Monday, March 24
2201 Wesley W. Posvar Hall
For more information on this and other events on our calendar, please call: 412-624-6485, email: wstudies@pitt.edu
or visit our website: http://www.pitt.edu/~wstudies

Monday, March 17, 2008

Reminder: Advising and Registration

Advising Appointments are available by signing up on the sheets outside my office door, 2603 CL.

Registration for the fall begins Thursday for seniors and Monday for everyone else. Summar registration is on-going.

March 27: Lecture: Liberal Democratization in the Muslim World

Dr. Merve Kavakci will be giving a lecture on Liberal Democratization in the Muslim World: A hope or A Futility in the Prospects?

Date: Thursday, March 27th
Time: 6.30pm-- Refreshments served.
7.00pm--Lecture begins.
Place: Dining Room A (1st Floor) William Pitt Union, University of Pittsburgh

Dr. Merve Kavakci is a Lecturer of International Affairs at George Washington University's Elliott School of International Affairs. She is a consultant for US Congress Commission on Security and Cooperation in Europe, a columnist for Turkish daily Vakit newspaper. Prior to her academic career she served as the head of foreign affairs of Welfare-Virtue Party's Women's Commission. Kavakci was elected to the Turkish Parliament, the Grand National Assembly of Turkey in 1999. However she was prevented from serving her term due to her headscarf. Kavakci's political party was closed down, her Turkish citizenship was revoked, banning her from politics for a period of five years. She took her case to European Court of Human Rights and won in 2007.

For more info about her: http://www.mervekavakci.net/icsayfa/biography.asp

For more info about the event: e-mail pittmsa@gmail.com or
check out our Website: http://www.pitt.edu/~sorc/muslim/announcements.htm

Wednesday, March 12, 2008

Fall Course Descriptions now on-line

From the Advising Center:
"The fall 2091 course offerings are now available at www.courses.as.pitt.edu. Some descriptions in Arts and Sciences are still in progress and we expect ongoing changes as usual."

Don't forget to check Peoplesoft for the most complete information.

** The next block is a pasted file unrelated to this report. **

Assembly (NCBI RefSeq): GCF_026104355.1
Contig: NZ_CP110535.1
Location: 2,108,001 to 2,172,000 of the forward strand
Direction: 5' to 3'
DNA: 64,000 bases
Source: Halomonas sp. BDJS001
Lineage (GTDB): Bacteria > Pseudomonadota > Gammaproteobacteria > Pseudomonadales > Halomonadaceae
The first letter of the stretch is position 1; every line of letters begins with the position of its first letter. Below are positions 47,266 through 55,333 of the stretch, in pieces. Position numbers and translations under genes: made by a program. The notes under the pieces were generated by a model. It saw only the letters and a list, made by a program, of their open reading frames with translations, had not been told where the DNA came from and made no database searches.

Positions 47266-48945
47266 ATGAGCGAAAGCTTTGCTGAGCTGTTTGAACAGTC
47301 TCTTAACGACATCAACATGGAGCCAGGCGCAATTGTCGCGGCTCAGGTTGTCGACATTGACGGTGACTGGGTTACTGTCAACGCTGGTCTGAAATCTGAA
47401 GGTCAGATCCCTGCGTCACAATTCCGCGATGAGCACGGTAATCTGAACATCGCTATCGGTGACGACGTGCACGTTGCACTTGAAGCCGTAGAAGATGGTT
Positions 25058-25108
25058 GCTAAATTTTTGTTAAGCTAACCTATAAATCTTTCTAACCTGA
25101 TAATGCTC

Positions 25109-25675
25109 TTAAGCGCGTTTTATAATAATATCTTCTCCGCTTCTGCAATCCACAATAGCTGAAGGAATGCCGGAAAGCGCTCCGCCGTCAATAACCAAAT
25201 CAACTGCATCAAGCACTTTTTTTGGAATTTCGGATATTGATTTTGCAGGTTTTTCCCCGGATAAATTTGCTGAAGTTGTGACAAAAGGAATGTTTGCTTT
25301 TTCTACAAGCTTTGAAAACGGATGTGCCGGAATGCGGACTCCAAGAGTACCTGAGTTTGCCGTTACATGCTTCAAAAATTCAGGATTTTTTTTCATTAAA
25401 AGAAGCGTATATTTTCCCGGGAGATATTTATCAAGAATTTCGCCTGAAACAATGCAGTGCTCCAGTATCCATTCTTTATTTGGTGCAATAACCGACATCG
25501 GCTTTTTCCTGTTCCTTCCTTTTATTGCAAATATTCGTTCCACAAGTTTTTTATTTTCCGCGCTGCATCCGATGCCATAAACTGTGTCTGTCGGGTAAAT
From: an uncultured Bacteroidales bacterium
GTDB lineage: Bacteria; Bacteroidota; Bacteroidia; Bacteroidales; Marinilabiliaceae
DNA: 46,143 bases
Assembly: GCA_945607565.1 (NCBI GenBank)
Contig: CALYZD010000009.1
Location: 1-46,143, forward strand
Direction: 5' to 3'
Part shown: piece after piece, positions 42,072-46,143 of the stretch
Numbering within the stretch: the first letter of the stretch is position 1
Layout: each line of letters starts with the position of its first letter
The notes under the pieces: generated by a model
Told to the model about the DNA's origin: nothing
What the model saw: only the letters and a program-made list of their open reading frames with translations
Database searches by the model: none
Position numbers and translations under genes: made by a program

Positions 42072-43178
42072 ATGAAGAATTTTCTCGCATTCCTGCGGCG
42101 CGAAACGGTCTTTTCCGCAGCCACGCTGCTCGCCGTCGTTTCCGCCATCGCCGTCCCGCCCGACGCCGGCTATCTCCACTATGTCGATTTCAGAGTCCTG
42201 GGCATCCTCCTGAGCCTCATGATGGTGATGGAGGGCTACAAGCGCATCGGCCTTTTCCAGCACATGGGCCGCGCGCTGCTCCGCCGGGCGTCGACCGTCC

Monday, March 10, 2008

Summer Yiddish Program in Lithuania

The 2008 Vilnius Summer Program in Yiddish

Vilnius, Lithuania; 7/27/2008 - 8/22/2008

The four-week annual European Summer Program in Yiddish was founded by Professor Dovid Katz at Oxford in 1982 and transferred to Vilnius in 1998. Since 2001, it has been an integral part of the Vilnius Yiddish Institute at Vilnius University. The program is internationally known for superb academic instruction and a rich program of cultural events. An unmatchable flavor derives from its location in the heart of the city famed in history as the Jerusalem of Lithuania. The program offers four courses in Yiddish language and literature, ranging from beginners to advanced. The cultural program offers a broad array of activities designed to acquaint participants with modern Yiddish civilization. This year the Summer Program celebrates its 10th anniversary in Vilnius. Join us!

For further information, please contact:
mailto:Loreta Paukstyte at summer@judaicvilnius.com

A Reminder About Cross-Listed Courses

When you take a cross-listed course, any section of the course fulfills any
requirement that any other section of the course requires. It is the same
course. This is the definition of cross-listing. Please repeat that to 10
of your fellow undergraduates and ask them to repeat it to 10 others.

Summer School on Jewish Identity in Czech Republic

Masaryk University in Brno, Czech Republic
Department of Sociology

Summer School Seminar
Course 2008

Vision,Culture,& Identity
July 1 – 10, 2008

*Seminar is taught in English at both undergraduate and graduate levels

Czech Visual Culture:
Negotiating Modernity Through Photography
Jewish Identity In Central Europe:
Post-holocaust Narratives
The Past Through The Present:
Memorizing Communism In Post-communist Film
The Symbolic Power Of Resentment:
Identities And Memories In Central Europe

Seminar Fee: 550 US Dollars / 375 Euros
(accommodation from July 1 -10 is included in fees)

JUNE 1, 2008
Contact Information:
Laura Anne Bunt, Ph.D.
Department of Sociology,
Masaryk University
Joˇ stova 10, Brno 60200, Czech Republic
Email: bunt@fss.muni.cz
Phone: +420 775 197 200

Indian Philosophy Conference: Call for Papers

Not sure if undergraduates are eligible for this, but since it was sent to me, I am posting it to the blog. AS

JANUARY 6-9, 2009
Bethany College, West Virginia

Call for Papers
Deadline: April 10, 2008

Topic: Self, Identity and Culture: East and West